The last of Singapore's knife sharpeners
Madam Lee, who has been at it for 45 years on, is one of a dying breed of knife-sharpeners
Madam Lee Hwee Chin has no need for anything like that. Her leathery skin, almost impervious to pain, is all she needs.
Sparks fly and land on her bare hands, and she doesn't flinch. Old scars dot her experienced hands, the tools of her trade.
Madam Lee, 68, is one of the last knife sharpeners around. She has no interest in electric sharpeners, preferring to use the grit of the stone grinder.
This is how she has been doing it for 45 years.
She says in Mandarin: "Even though I'm so used to it and I can sharpen blades really quickly, I still cut myself every now and then...that's why this job is not for youngsters now because it involves a lot of physical work."
Sharpening the individual blades with her sharpening machine. TNP PHOTOS: ARIFFIN JAMAR
There are no lazy strokes with her. She makes every blade dance on the grinder, moving to a rhythm that she learned while watching her father do the same work.
Her father passed her the skills and the wooden plank that holds the grinder. Each blade takes about five minutes to sharpen and Madam Lee charges between $4 and $8 for each knife, depending on the size and quantity.
Her father passed the family business down to Madam Lee, his eldest child, in 1970.
She says: "Even though I don't have a successor, I'll continue running the shop for as long as possible."
She adds that her two younger brothers, who were in the finance industry, have retired comfortably.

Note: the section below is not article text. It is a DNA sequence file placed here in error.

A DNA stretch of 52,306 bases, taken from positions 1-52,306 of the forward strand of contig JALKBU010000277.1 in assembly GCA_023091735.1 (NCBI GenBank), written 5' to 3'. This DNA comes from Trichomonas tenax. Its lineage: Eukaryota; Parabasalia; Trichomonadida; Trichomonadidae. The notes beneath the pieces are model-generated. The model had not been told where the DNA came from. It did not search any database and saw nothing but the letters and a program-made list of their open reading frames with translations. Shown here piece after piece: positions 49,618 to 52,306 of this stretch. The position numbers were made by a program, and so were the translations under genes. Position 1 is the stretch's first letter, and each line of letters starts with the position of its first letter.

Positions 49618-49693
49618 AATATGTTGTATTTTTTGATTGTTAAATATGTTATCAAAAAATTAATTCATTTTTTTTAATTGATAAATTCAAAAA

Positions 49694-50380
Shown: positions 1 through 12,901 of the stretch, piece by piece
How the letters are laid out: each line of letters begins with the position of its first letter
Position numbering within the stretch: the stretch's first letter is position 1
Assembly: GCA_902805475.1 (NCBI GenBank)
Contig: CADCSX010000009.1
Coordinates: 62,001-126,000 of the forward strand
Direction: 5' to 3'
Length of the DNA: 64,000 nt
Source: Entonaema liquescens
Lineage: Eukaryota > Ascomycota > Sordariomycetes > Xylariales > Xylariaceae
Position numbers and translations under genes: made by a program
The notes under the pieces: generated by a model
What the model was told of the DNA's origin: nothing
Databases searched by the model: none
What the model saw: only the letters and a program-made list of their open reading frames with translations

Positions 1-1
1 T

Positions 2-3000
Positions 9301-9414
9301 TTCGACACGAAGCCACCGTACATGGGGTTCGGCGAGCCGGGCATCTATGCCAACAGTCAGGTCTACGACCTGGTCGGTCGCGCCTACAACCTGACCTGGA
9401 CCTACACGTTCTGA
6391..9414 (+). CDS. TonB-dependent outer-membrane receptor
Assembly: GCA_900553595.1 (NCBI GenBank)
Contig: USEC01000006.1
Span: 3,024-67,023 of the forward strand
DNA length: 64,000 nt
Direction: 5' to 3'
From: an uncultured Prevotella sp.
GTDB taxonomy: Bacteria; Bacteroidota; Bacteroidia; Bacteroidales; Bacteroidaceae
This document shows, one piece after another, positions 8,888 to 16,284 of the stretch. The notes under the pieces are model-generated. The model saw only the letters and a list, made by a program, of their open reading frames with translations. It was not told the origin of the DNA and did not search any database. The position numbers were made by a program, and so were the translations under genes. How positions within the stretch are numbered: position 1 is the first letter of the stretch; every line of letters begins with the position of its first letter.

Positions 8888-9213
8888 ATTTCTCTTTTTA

Her 27-year-old daughter, who works in the broadcasting industry, has no interest in taking over the shop, Pow Li, in People's Park Complex Food Centre.
Madam Lee and her 66-year-old locksmith husband are the only ones left to run the shop.
There are not many shops that still sharpen knives the old way, a stark contrast to the 1960s and 1970s when the trade was thriving.
Her customers include tailors, chicken rice sellers and even a taxidermist.
Mr David Choo, 76, who runs tailoring shop David Fashion, and has been sending his scissors to Madam Lee for more than 20 years, says he would rather get his scissors sharpened than get new ones.
He says in Mandarin: "I am very used to a lot of my own scissors, so I prefer to send them to her (Madam Lee) for sharpening rather than buy new ones."
He adds that the blades Madam Lee sharpen tend to be more durable and can last for up to two months.
He has been working as a tailor for 62 years.
"Most of the sharpeners have either died or retired without successors. It would be really sad if Madam Lee retires because it would mean losing another sharpener in Singapore," says Mr Choo.